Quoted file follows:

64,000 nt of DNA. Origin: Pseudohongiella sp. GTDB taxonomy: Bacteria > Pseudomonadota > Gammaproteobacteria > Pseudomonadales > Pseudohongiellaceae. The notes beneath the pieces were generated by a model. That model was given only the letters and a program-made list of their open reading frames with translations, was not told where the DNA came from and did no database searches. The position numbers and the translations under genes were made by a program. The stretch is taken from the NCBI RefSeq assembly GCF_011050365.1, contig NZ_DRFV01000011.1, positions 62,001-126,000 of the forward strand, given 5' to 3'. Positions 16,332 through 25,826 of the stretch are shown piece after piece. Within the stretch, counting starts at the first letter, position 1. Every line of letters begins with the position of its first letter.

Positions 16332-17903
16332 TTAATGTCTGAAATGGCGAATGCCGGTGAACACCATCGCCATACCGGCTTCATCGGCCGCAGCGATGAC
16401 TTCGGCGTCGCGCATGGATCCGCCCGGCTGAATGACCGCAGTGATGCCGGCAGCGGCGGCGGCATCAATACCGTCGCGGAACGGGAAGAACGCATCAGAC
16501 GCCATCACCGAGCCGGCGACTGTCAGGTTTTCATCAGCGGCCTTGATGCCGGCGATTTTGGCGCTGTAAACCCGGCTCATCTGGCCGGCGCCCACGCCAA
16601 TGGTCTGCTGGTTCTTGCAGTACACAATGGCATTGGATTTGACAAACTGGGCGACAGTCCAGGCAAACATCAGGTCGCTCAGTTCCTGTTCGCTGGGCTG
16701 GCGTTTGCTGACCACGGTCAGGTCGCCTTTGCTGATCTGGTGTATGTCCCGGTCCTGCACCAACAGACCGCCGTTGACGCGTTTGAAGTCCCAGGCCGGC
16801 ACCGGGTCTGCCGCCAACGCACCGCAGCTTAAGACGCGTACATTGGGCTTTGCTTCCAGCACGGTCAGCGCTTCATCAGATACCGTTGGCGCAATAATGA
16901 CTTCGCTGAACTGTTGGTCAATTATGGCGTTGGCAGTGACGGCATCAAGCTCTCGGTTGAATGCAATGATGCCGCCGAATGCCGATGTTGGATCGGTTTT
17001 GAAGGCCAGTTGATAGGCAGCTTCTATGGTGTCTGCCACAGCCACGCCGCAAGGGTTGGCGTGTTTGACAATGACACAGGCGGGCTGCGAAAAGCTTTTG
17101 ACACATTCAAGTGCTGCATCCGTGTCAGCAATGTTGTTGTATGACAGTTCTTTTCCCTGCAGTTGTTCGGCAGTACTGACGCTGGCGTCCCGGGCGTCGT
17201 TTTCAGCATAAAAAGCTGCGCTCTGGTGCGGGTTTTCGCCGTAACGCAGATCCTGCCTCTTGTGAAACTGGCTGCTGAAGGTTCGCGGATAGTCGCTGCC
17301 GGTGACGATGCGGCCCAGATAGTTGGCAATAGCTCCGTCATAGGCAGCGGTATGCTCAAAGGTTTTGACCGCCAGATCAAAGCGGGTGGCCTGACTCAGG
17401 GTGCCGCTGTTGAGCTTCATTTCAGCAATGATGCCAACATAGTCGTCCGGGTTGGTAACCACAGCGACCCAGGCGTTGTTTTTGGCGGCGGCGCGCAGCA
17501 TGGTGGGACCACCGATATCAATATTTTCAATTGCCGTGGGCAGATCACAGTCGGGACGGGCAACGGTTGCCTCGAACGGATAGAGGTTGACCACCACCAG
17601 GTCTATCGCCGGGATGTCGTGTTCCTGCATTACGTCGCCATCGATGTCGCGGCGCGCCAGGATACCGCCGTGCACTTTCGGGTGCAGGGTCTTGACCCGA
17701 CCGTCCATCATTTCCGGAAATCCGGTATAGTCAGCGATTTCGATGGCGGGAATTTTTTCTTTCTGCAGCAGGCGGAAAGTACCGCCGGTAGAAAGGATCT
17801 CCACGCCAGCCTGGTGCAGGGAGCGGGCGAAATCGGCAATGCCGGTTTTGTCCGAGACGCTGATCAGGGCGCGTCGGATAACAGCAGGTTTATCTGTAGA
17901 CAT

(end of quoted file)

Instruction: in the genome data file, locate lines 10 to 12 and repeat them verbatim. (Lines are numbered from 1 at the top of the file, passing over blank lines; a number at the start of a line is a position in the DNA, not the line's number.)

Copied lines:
17001 GAAGGCCAGTTGATAGGCAGCTTCTATGGTGTCTGCCACAGCCACGCCGCAAGGGTTGGCGTGTTTGACAATGACACAGGCGGGCTGCGAAAAGCTTTTG
17101 ACACATTCAAGTGCTGCATCCGTGTCAGCAATGTTGTTGTATGACAGTTCTTTTCCCTGCAGTTGTTCGGCAGTACTGACGCTGGCGTCCCGGGCGTCGT
17201 TTTCAGCATAAAAAGCTGCGCTCTGGTGCGGGTTTTCGCCGTAACGCAGATCCTGCCTCTTGTGAAACTGGCTGCTGAAGGTTCGCGGATAGTCGCTGCC